It came as absolutely no surprise to me that the "only" thing she could find that she wanted to sew was a Burda pattern. I had used one of their patterns before and was quite successful (she still wears that skirt), but that was a beginner pattern. She chose intermediate, from the Burda Style magazine. We got one page of print directions and the pattern pieces. So we took it step by step. We cut, we traced, we added seam allowances, we enlarged it just a touch, one bit at a time. The fabric was a very inexpensive cotton in a great shade of red called Poppy (I'm a fan of learning cheap and spending more as your skills improve). This skirt certainly won't be one that lasts forever, but it's gotten several outings and still looks great (especially considering it's her first project).
She wanted this skirt for a specific event, so we worked on it for three days straight at the beginning of July. It was a total mental marathon. The pictures aren't great as certain colors are hard to photograph, especially as solids. So here it is:
The front. It looks quite simple, but there are a lot of details to it, many new to me (or only done once years ago--they may as well have been new). Thank heavens I've amassed a nice little stack of sewing books that pertain to garments--they came in quite handy.
It's difficult to see them but there are a few darts in there. My sisters had jokingly referred to my wheel tracer as a pizza cutter in the past--she finally realized what it was for and thought it was pretty nifty to trace pattern markings with it. The waistband is also slightly shaped--which meant we had to be precise as there was no "Oh we can just move that over a little" that could happen to correct for anything.
Pleats in the front--four of them. And a fly front. That fly front stopped me cold. The directions were useless, and the books I had weren't a great help. I found a few tutorials online and they worked a treat. In retrospect we should have interfaced the fly as the fabric isn't that sturdy, but that's a note for the future. Otherwise, once we knew what we were doing it flew along. The lapped waistband was no problem (the fly front hiccupped the seam line a little bit but it gets covered by the overlapping band so it's no biggie).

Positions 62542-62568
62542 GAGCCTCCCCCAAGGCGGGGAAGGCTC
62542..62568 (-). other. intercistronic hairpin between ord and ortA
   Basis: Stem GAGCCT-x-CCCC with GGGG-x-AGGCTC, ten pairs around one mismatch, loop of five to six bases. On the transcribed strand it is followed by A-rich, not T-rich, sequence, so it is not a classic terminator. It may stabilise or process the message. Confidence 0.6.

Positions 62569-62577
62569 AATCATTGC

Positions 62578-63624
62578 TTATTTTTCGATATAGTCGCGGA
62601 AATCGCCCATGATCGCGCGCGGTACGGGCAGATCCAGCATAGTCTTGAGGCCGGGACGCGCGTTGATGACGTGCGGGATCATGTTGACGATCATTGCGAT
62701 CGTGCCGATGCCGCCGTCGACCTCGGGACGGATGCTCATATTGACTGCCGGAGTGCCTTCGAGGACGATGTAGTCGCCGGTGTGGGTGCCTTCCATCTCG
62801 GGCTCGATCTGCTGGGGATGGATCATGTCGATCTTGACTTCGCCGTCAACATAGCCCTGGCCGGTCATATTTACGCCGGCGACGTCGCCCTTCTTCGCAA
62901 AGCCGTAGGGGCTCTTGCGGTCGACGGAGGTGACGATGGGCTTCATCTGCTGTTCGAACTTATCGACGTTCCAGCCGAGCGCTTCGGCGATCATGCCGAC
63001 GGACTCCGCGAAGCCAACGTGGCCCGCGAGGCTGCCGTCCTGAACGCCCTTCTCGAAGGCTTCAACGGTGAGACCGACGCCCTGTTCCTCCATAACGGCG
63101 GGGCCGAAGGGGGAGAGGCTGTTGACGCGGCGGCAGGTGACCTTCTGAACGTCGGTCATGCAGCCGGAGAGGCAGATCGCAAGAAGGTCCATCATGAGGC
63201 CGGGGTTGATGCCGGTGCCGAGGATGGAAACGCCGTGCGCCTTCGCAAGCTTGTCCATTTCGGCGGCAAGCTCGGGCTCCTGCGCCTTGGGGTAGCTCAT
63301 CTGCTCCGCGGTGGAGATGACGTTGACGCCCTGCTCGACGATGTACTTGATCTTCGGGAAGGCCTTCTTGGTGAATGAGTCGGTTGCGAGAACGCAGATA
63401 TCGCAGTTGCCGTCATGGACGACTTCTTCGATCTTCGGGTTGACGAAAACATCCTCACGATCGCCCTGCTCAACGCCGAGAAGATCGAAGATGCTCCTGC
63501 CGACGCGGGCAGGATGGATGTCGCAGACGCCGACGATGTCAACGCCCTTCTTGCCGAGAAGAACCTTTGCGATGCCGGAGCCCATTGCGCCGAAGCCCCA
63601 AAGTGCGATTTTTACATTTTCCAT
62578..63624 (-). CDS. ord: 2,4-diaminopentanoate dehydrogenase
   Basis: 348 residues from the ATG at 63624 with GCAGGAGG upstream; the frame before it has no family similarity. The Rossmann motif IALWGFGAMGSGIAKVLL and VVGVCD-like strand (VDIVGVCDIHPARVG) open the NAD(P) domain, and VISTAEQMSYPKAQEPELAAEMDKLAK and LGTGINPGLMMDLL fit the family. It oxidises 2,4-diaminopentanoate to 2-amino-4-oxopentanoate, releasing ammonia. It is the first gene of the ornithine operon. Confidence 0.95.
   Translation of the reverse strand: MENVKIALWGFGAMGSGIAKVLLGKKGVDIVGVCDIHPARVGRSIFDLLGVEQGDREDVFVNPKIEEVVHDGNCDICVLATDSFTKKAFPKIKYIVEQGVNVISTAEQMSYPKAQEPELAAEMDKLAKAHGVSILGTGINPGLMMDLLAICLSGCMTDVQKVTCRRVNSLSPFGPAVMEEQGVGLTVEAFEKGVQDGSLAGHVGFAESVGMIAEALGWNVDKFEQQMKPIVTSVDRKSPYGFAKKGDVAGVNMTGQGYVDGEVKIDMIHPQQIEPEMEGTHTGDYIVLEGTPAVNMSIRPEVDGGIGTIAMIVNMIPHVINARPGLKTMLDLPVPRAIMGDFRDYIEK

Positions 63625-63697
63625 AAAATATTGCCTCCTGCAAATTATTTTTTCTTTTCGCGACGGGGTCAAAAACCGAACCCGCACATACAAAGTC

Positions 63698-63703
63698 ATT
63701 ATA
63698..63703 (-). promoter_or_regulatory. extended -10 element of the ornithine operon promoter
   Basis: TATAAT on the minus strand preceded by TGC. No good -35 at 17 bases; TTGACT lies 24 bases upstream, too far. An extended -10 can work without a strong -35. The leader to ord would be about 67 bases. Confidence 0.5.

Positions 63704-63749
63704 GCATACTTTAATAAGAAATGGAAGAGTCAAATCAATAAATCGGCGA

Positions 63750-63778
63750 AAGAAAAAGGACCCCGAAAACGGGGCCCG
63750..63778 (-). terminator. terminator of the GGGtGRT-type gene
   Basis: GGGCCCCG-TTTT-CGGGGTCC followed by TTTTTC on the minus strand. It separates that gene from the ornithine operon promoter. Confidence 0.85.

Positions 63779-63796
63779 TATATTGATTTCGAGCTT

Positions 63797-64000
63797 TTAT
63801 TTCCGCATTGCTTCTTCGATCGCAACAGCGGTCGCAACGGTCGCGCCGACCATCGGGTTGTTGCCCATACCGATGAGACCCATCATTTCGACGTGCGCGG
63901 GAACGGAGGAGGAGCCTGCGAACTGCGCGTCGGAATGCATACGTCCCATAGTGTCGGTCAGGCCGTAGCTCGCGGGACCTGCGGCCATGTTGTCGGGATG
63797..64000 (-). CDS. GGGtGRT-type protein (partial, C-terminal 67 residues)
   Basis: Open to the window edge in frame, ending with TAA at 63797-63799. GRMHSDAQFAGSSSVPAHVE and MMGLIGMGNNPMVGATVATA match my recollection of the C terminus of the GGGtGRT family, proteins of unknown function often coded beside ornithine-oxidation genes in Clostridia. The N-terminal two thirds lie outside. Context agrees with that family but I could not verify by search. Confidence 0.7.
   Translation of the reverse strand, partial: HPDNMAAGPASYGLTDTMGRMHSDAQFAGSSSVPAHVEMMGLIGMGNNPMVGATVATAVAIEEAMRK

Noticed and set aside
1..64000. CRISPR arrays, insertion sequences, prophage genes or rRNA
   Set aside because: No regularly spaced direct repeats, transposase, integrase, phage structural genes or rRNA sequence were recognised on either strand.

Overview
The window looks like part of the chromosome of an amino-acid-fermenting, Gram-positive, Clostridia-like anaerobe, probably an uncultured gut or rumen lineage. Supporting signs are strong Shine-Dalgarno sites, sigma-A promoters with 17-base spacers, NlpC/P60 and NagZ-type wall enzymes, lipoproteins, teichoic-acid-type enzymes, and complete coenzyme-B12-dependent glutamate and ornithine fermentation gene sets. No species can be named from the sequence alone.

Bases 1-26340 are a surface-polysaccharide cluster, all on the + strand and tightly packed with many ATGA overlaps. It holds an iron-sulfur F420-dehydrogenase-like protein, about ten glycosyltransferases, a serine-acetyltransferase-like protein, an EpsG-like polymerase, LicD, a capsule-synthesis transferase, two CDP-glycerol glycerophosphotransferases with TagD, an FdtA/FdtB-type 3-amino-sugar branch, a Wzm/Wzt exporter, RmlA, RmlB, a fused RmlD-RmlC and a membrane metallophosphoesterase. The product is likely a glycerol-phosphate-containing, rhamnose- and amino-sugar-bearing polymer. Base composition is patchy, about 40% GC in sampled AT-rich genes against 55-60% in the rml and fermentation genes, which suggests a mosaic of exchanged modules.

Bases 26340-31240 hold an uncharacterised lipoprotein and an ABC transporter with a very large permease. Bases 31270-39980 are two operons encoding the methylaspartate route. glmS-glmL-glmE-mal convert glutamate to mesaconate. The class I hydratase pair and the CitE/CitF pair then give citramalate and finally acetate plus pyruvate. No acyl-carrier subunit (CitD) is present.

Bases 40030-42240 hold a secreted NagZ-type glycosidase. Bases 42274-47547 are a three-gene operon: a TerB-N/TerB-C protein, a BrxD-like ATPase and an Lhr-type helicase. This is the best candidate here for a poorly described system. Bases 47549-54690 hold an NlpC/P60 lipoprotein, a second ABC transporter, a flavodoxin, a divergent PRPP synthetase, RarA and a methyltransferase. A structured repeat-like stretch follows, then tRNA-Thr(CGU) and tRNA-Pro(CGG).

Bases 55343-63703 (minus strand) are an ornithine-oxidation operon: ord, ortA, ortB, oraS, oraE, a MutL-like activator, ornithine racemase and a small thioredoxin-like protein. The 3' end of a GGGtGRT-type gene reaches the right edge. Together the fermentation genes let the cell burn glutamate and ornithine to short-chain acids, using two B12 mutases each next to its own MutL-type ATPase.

I don't like using the word 'fly.' I think it sounds vulgar. Which is interesting coming from me--I could put sailors, longshoremen, and gangsta rappers to shame with some of the things I say. The pattern refers to that piece that comes out to the right of the zipper as the fly guard. That makes me snicker.
I've also never done side pockets. Again, the directions made no sense so I turned to Google. We made it work, but they're not quite right. As I've never done them I couldn't visualize them at all and what was supposed to happen. We finally rigged a way to get them in, and called it a night. About ten minutes after my head hit the pillow I slapped my head and almost yelled "That's it!" Unfortunately, we had to trim the pockets to make our way work, so their way now would not. But I was pleased to get that flash of inspiration, late or not. I really want her to make this skirt again so we can give those pockets another crack.
I didn't want to haul out my serger to teach her to use that as well (as I haven't used it in ages and could use a refresher course myself) so she pinked all the seams.
The pattern called for a button closure, but she didn't want that (she's quite simple in her style--tailored and detailed, but simple and understated--I think she'd do very well in France :)
So we went for hook-and-eye closures that can't be seen. This was the final step in the process. It was a few hours before her event, she was losing steam, I was standing there telling her "No! We are finishing this! We've come this far--come on!" She said "I feel like I'm on Project Runway and I'm down to the wire!"
After the sewing was done she pressed it nice and neat. It looked like she was pressing a shop-bought item (in a good way--it looked really neat and nicely done, like she paid much more than the few bucks the fabric cost). I went off to church with my mom and she got ready for her party. She texted me a pic of herself wearing it--it looked great. I'll have to take her pic the next time she has it on so you can really see how good it looks.
You can see the pleats, the fly front and the lapped waistband much better in this pic.
I can't help but bragging to people about it when we're together and she wears it.Whether they sew or not, I tell them it's her first project, and here are the things she did: darts, pleats, fly front, side pockets, and a lapped waistband. We modified the hem so she could maintain her dignity :) and modified the pockets out of ignorance (but it's not something anyone would ever notice, just like the rest of the teeny kinks that only we know about). My first project was a tee-shirt that was immediately relegated to my pajama drawer. Her first project is a great looking skirt that she can wear proudly in public. I'm so proud of her! And I guess myself, a little bit...I learned a few things, too. I am now quite afraid for what she comes up with next. But hey, I like to learn and enjoy a challenge, so bring it, sister!